Changing existing environmental rules is not easy or fast. To change existing rule that have been in effect longer than 60 days requires a public comment period, then probable litigation, starting with the lower courts, then slowly ascending to the Supreme Court. Could take 1-2 years, or more.
Trump’s proposed budget would cut EPA funds by 31%. Though this could change before the budget is approved, any budget cuts will reduce EPA’s ability to enforce current laws and regulations, and to generate new regulations to protect the environment, particularly under environmental regulation hater Pruitt. The impact would be felt in all states and most cities. Congressional hearings on Trump’s proposed budget will begin in May
Under proposed budget cut, the Trump/Pruitt plan is for the EPA to lay off 25% of its employees and scrap 56 programs, including pesticide safety, water runoff control, and environmental cooperation with Mexico and Canada under NAFTA. The plan does maintain funding given to states to administer waste treatment and drinking water. But as a result, the budget for the rest of EPA would actually be slashed by 43%.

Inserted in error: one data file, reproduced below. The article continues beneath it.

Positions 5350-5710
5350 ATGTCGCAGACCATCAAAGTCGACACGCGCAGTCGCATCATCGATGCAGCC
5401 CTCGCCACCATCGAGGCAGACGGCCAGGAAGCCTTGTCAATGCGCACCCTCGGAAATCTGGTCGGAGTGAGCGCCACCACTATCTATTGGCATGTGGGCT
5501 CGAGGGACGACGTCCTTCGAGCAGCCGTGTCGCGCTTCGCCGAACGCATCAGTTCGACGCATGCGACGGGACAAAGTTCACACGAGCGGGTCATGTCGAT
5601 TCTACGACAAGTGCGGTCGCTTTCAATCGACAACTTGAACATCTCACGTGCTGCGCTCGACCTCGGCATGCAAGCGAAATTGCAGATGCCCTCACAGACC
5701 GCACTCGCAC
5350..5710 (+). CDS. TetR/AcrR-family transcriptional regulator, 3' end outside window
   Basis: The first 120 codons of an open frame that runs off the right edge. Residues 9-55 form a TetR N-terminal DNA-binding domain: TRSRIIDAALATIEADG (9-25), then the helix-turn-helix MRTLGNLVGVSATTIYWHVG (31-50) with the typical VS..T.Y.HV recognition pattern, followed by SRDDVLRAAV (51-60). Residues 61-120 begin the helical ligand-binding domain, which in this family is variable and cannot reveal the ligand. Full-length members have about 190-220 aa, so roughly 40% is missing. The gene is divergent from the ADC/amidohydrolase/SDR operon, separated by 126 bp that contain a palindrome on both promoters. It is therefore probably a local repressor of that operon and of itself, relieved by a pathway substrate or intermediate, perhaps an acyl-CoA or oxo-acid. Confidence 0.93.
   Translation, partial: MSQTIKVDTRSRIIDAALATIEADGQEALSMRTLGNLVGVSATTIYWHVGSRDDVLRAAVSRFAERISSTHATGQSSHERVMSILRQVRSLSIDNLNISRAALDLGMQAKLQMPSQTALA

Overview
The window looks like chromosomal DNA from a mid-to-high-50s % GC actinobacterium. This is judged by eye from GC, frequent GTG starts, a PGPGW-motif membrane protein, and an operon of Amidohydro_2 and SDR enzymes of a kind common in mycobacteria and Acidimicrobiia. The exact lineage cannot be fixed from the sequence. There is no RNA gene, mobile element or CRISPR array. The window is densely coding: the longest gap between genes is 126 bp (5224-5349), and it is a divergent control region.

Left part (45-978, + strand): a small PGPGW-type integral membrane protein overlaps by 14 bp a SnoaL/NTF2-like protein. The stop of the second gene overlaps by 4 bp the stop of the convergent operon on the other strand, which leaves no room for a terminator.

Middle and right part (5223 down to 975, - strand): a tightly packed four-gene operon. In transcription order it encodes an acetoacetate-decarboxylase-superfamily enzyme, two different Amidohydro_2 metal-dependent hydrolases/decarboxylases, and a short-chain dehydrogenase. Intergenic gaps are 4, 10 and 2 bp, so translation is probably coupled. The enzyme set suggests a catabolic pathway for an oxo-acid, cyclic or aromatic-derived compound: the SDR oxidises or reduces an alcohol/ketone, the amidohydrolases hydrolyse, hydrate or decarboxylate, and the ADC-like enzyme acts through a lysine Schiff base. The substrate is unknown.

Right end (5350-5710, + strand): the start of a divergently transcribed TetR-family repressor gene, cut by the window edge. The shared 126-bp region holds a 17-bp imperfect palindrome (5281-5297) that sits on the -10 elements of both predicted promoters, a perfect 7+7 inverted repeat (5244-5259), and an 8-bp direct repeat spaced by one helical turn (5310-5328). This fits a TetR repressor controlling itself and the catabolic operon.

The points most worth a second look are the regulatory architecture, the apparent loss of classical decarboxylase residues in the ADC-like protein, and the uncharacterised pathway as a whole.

On March 28, Trump signed Executive Order to dismantle Obama’s Clean Power Plan (CPP). Obama’s CPP regulations would significantly reduce greenhouse gas emissions that warm the planet. Without the CPP, the U.S. won't be able to live up to its pledge, made in Paris in 2015, to make deep cuts in emissions (25% below 2005 emissions by 2025). That could jeopardize the Paris deal, in which nearly 200 nations made similar pledges. The Paris Agreement is intended to prevent the planet’s temperature from increasing by more than 3.6 degrees Fahrenheit, which most experts say would lead to an irreversible future of rising oceans and extreme weather, leading to drought, flooding, and food and water shortages.
Trump’s order directs EPA Director Scott Pruitt to immediately review and begin steps to rescind the CPP, but the good news is that this is the first step in a process that could take years and a lot of litigation. It’s unclear if the effort will ultimately succeed. Hopefully, Trump and Pruitt will be long gone!
Local Environmental Data
-Puget Sound supports 3,200 shellfish jobs that generate $184 million in revenue each year.
-80 percent of statewide tourism and recreational dollars are tied to Puget Sound.
-Washington state’s marine industry generates $30 billion annually.